General Discussions for North Carolina Preppers
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So I've looked this up on google and some sites that selll them. I see they come in different CC quanitities. I have no idea what that means. How many CC's do you need for a 5 gallon bucket?
I can get 20 5 gallon mylar bags and 20 2000 cc oxygen absorbers for $60. I can get 5 gallon food grade buckets for under $7 each. Is this a fair price?
For comparison, here is our source for oxygen absorbers and mylar bags. http://sorbentsystems.com/order_O2.html
These packets eliminate the presence of oxygen in foodstuffs such as grain and milk powder, ensuring long-term shelf stability. They are commonly seen in beef jerky where they prevent mold while eliminating the use of chemical preservative and have been used by the US military to extend the shelf-life of bread for combat troops to up to two years.
How does one calculate the amount of oxygen in the container?
Below are listed the volumes (in cubic centimeters) of various containers. The most important number to know is that, air is 21.0% oxygen.
Number 10 cans (3,980)
3,980 cc x .21 = 835.80
5 gallon plastic pails (18,942)
19,000 cc x .21 = 3,990
6 gallon plastic pails (22,730.4)
22,800 cc x 21.0 = 4,788
There are two key elements to keep in mind. One is the headspace and the other is the voidspace. If a five-gallon bucket were filled to the rim with marbles, the spaces in between the marbles (void spaces) would represent 38% of the volume of the five-gallon pail (0.38 x 19,000 = 7,220 cc's). Of this number, 21% is oxygen. So if the marbles were FOOD, a 5 gallon pail would have almost 1500 cubic centimeters of oxygen that must be removed in order to insure viable long term food storage.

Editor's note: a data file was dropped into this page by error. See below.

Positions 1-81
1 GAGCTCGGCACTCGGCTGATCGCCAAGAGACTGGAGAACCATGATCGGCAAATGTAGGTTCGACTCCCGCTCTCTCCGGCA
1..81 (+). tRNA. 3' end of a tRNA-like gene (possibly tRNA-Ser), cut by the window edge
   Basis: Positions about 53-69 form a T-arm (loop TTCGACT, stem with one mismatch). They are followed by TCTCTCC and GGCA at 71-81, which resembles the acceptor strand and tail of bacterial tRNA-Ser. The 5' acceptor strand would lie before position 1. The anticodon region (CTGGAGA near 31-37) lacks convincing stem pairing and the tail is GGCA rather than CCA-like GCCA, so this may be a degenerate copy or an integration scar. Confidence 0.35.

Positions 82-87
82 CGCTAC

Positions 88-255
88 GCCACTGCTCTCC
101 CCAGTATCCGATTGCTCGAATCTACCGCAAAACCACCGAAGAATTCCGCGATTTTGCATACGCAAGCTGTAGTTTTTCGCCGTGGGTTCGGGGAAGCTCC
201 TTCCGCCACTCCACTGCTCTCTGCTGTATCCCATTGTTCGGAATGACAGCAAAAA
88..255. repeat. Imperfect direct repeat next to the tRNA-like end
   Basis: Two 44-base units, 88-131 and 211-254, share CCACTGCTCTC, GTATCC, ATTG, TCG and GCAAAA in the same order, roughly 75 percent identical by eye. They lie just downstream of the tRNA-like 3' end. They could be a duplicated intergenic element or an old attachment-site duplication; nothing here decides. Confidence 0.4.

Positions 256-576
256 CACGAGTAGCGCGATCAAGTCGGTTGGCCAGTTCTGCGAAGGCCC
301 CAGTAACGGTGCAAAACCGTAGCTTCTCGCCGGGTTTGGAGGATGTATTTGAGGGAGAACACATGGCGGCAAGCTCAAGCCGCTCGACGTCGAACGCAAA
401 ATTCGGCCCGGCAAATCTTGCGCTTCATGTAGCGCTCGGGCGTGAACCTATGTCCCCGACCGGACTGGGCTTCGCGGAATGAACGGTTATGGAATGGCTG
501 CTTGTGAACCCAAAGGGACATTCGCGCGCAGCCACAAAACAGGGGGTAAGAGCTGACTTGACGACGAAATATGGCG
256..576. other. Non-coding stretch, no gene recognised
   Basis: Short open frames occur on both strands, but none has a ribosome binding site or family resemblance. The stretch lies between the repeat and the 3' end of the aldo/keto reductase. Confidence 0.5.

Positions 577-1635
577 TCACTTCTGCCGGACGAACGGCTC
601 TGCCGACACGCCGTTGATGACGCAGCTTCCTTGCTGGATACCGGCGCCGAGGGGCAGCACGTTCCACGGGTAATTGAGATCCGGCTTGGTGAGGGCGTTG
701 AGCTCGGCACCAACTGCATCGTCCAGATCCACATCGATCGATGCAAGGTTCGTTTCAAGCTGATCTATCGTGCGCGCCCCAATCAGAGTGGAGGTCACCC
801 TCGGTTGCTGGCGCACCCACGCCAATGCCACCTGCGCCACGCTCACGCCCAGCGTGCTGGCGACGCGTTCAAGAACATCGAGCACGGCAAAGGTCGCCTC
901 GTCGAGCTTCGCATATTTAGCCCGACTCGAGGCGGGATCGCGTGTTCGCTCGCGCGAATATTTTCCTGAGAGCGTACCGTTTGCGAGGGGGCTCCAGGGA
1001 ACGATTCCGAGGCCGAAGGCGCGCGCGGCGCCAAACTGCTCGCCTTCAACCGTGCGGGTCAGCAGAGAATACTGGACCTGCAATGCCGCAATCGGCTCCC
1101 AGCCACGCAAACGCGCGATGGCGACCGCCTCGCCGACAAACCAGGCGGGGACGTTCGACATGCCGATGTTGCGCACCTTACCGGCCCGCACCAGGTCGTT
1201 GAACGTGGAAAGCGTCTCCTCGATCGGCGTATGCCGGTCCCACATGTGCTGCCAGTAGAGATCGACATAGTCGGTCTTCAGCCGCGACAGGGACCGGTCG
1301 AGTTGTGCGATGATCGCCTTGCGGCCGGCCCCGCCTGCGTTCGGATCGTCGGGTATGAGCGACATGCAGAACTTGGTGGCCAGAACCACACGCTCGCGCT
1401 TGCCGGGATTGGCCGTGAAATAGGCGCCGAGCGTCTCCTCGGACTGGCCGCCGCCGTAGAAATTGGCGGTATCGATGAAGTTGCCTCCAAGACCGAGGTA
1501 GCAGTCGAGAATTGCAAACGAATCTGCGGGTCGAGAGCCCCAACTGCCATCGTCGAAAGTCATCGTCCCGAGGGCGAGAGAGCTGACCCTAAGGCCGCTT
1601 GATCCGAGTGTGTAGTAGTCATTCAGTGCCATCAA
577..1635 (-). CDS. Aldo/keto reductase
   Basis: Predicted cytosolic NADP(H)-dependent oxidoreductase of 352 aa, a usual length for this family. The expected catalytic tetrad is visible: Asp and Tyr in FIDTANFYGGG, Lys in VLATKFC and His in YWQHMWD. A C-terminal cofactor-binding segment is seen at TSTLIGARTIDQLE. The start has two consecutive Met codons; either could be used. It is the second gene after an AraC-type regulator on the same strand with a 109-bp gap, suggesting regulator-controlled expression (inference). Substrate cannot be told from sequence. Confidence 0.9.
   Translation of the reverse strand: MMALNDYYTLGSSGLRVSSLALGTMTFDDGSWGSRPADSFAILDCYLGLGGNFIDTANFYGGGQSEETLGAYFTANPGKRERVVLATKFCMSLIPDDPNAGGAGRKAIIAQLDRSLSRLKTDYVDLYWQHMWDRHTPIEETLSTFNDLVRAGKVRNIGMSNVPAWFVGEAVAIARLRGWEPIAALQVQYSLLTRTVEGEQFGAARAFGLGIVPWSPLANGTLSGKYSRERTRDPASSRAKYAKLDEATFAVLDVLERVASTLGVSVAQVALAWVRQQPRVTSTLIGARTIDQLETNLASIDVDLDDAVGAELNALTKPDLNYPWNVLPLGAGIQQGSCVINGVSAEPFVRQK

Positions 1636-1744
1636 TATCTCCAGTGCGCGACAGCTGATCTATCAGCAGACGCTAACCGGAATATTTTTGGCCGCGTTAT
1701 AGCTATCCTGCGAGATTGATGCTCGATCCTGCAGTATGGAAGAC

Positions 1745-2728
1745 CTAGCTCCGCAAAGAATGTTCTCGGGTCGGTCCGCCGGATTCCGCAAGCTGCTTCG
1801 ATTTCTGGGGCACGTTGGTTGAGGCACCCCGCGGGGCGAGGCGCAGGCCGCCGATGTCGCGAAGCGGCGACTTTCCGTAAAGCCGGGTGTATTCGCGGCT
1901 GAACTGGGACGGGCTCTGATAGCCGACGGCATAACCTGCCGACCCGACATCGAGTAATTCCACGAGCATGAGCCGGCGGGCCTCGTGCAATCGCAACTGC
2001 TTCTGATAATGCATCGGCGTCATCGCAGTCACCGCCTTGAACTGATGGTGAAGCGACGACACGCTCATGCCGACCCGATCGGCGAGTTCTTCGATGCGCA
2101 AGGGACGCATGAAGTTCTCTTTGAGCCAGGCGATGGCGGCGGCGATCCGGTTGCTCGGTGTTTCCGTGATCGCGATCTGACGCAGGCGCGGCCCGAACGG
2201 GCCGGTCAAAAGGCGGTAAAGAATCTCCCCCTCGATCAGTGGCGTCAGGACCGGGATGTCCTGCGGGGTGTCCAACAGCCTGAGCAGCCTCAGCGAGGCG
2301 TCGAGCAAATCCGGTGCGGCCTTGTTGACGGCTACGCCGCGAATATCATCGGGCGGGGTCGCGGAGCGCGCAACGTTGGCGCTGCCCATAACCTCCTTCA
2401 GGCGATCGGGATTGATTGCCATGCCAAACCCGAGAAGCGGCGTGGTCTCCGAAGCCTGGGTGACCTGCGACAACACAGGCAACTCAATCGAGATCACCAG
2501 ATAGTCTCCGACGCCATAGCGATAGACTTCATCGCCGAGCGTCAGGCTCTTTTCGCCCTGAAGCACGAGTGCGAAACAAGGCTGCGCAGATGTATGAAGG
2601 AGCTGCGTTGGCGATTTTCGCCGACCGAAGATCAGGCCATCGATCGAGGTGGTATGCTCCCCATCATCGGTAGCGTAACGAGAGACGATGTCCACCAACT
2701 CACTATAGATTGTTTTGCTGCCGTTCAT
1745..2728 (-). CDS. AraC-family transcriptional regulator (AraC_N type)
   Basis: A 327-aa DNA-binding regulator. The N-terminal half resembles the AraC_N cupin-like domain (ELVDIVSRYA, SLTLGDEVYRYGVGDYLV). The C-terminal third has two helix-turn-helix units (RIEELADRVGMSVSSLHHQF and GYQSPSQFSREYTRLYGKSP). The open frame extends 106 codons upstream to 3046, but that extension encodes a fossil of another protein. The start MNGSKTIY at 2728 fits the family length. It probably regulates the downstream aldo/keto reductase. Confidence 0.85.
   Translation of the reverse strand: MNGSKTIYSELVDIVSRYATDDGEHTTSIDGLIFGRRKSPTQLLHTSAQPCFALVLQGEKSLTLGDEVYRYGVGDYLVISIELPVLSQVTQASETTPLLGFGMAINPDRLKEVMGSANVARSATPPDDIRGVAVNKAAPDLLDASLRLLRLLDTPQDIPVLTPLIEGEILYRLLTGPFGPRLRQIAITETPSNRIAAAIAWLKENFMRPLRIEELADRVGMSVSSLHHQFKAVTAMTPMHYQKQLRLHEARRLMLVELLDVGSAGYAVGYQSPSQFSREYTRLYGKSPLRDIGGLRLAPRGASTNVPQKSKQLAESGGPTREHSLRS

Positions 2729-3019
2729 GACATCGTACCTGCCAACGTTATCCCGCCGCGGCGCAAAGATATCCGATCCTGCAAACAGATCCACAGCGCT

The next item to consider is the headspace. If you fill a number ten can to 90% of its volume, you will have 398 cubic centimeters of headspace. This headspace will contain 81.6 cubic centimeters of oxygen (0.205 x 398 = 81.6). In order to determine how much oxygen absorbing capacity you require, we must determine the oxygen level in the headspace AND the void space.
There are 231 cubic inches in a gallon and 16.4 cubic centimeters in a cubic inch. Oxygen absorbers are rated by their capacity to absorb oxygen as measured in cubic centimeters.
OXYGEN ABSORBERS (300's and 750's are the most commonly used sizes)
Are you packing food in ball® jars? 50 cc absorbers are perfect for this application.
There are several different formulations for oxygen absorbers depending on whether food is frozen, refrigerated or destined for long-term storage. The most critical component for evaluation is the water activity level (AW). All dry grain legumes, milk powder and pasta products have very low water activity levels. Thus, they require an oxygen absorber which has rapid activation. These oxygen absorbers are working within minutes of the package being opened. When packaging food for long-term storage, you should use the entire contents of one sealed vacuum packet bag within 30 to 60 minutes. If you know that you will be unable to use the entire quantity, set those packets aside in a small, clean, and dry glass jar with a secure screw-top lid. (A jam or pickle jar will work fine.)
How much oxygen absorbent capacity do you need for standard containers?
We recommend 1500 cc's of oxygen absorbing capacity for 5 and 6 gallon pails. Thus, you could use 5 individual 300 cc packets, or 3 individual 500 cc packets, or 2 individual 750 cc packets.